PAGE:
By Debbie Strickland
Special To BioWorld Today
Maxim Pharmaceuticals Inc. more than doubled its cash reserves with a $20 million private placement financing earmarked primarily for the completion of three ongoing Phase III cancer trials.
The financing consisted of preferred stock convertible into shares of Maxim's common shares at a fixed price of $9.725 per share, for a total of 2.07 million shares. The conversion price is in line with Maxim's recent trading prices - the stock (AMEX:MMP) closed Monday at $9.688, down 18.75 cents.
Maxim, which currently has 10.2 million shares outstanding, may call for a mandatory conversion of the preferred stock into common stock after 90 days. Maxim, of San Diego, reported cash and equivalents of about $19.9 million on March 31.
"The preferred, convertible financing allowed us to do this in a quiet and quick manner," said Larry Stambaugh, Maxim's chairman and CEO, "and we have completed this financing with very high quality investors."
Those investors were undisclosed, but include both existing shareholders and new investors based in the U.S. and Europe.
The stock carries a dividend of 12 percent, a "very favorable interest rate compared to other transactions in the market," Stambaugh said. The dividend is payable in cash or additional preferred shares at the option of the holder.
Maxim's core product is Maxamine, a histamine type-2 receptor agonist, which shuts off production of free radicals, thereby protecting T cells and natural killer cells. The company is testing the drug in combination with anticancer and antiviral agents.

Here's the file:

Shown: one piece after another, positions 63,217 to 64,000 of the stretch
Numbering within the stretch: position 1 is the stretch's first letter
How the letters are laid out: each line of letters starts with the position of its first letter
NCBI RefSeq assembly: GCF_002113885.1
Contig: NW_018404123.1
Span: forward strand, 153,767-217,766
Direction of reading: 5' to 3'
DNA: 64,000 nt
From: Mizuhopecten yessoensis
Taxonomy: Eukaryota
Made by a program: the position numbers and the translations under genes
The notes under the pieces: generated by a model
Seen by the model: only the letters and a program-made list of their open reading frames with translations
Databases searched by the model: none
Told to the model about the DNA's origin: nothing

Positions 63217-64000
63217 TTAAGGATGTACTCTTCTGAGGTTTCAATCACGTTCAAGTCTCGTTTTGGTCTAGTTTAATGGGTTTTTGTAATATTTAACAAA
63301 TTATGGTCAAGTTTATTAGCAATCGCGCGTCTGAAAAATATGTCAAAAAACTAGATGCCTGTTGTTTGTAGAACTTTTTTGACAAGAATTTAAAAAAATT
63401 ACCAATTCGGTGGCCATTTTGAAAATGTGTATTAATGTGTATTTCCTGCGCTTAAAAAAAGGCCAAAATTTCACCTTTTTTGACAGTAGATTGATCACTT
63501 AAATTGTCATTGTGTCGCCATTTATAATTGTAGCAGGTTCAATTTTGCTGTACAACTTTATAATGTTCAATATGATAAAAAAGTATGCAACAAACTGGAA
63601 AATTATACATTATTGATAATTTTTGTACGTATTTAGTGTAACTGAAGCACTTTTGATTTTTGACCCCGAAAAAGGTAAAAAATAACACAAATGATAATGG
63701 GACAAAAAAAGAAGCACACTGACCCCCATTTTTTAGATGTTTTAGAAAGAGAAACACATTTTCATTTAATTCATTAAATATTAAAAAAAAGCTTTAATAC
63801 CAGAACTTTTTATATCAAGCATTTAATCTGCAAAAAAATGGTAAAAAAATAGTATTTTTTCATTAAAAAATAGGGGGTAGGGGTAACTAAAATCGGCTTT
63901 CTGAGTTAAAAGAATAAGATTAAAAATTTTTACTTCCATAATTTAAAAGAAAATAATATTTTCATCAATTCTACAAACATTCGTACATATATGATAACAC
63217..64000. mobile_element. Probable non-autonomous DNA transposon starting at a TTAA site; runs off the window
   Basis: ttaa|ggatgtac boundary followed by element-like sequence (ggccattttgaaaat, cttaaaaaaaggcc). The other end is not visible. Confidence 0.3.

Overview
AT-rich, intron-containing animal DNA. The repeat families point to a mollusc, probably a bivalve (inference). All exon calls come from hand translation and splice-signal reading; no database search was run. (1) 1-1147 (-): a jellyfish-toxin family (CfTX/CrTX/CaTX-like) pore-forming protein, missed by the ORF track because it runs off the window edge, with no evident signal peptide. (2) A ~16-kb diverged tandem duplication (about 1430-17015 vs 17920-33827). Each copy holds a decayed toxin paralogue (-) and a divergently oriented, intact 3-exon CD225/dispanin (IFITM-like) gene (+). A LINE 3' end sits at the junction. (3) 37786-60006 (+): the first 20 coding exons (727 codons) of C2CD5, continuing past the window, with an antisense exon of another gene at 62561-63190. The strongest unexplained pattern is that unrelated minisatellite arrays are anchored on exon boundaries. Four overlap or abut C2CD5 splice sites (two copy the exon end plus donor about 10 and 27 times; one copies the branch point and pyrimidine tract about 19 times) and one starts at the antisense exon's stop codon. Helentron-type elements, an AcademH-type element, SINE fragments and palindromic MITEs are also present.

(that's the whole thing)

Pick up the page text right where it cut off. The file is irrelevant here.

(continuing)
Maxim earlier this year completed enrollment in a 300-patient U.S. Phase III trial in Maxamine's lead indication, malignant melanoma. (See BioWorld Today, Feb. 8, 1999, p. 1.)
That trial, which is testing a combination of Maxamine and interleukin-2 against interleukin-2 alone, is expected to wrap in the second quarter of 2000, with a new drug application filing slated for mid-year, Stambaugh said.
Enrollment is continuing in an international Phase III trial of Maxamine in the same indication, but with a different treatment protocol, and in a Phase III trial in acute myelogenous leukemia.
The clinical program has advanced without a major U.S. or Europe pharmaceutical partner, though three companies - Chiron Corp., Amgen Inc. and BioNative AB - have agreed to collaborate on trials that use their respective products in combination therapy. Chiron, of Emeryville, Calif., markets interleukin-2; BioNative AB, of Ulmea, Sweden, markets the cytokine product interferon alfanative; and Amgen, of Thousand Oaks, Calif., produces interferon alfacon-1.
In May, Maxim landed its first two marketing partners for Maxamine: F.H. Faulding & Co. Ltd., of Underdale, Australia, which will market the product in Australia and New Zealand; and MegaPharm Ltd., of Hod Hasharon, Israel, which gained promotion rights in Israel. Terms were undisclosed, but Maxim expects to receive at least a 40 percent share of sales within those territories.
The company is seeking other partners for key regions, including Europe and the Pacific Rim, but plans to market or co-promote Maxamine in the U.S.